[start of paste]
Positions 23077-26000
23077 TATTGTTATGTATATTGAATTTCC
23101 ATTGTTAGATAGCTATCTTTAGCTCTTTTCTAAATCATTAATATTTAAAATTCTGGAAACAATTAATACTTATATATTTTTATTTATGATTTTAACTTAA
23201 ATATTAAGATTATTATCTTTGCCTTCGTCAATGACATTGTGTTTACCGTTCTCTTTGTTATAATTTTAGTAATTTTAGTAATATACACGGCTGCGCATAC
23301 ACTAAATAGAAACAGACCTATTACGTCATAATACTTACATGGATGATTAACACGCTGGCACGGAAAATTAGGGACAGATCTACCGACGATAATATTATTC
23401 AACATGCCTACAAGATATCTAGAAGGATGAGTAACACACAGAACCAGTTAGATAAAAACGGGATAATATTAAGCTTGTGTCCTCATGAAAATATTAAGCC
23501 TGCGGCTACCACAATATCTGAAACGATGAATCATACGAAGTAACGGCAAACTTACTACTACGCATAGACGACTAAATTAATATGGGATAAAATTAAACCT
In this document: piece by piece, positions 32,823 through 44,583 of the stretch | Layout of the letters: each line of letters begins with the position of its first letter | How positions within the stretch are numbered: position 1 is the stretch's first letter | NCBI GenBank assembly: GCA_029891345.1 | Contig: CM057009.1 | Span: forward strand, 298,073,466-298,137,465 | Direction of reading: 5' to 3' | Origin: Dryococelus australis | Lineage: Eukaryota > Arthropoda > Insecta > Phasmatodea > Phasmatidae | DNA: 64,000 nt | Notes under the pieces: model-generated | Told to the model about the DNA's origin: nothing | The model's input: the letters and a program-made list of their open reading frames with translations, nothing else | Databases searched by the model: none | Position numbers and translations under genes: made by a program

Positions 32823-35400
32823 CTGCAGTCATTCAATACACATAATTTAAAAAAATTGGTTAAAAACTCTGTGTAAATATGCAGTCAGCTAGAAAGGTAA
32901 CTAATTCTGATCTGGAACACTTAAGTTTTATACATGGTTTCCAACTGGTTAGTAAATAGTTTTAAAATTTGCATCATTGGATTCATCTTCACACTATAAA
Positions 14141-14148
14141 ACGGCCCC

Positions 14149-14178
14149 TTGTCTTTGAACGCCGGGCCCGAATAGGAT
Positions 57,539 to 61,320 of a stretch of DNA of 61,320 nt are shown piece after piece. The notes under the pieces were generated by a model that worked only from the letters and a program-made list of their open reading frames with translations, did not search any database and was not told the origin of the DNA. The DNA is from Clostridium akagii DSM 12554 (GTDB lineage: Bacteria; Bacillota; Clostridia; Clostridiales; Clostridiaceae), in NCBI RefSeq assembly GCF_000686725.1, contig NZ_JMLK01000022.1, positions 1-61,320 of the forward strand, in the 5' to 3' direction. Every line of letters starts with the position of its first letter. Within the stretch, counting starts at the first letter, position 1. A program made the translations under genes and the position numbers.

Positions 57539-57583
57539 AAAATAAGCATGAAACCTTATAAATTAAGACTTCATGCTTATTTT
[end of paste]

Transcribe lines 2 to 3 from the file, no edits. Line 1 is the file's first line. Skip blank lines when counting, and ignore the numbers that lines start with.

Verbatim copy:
23077 TATTGTTATGTATATTGAATTTCC
23101 ATTGTTAGATAGCTATCTTTAGCTCTTTTCTAAATCATTAATATTTAAAATTCTGGAAACAATTAATACTTATATATTTTTATTTATGATTTTAACTTAA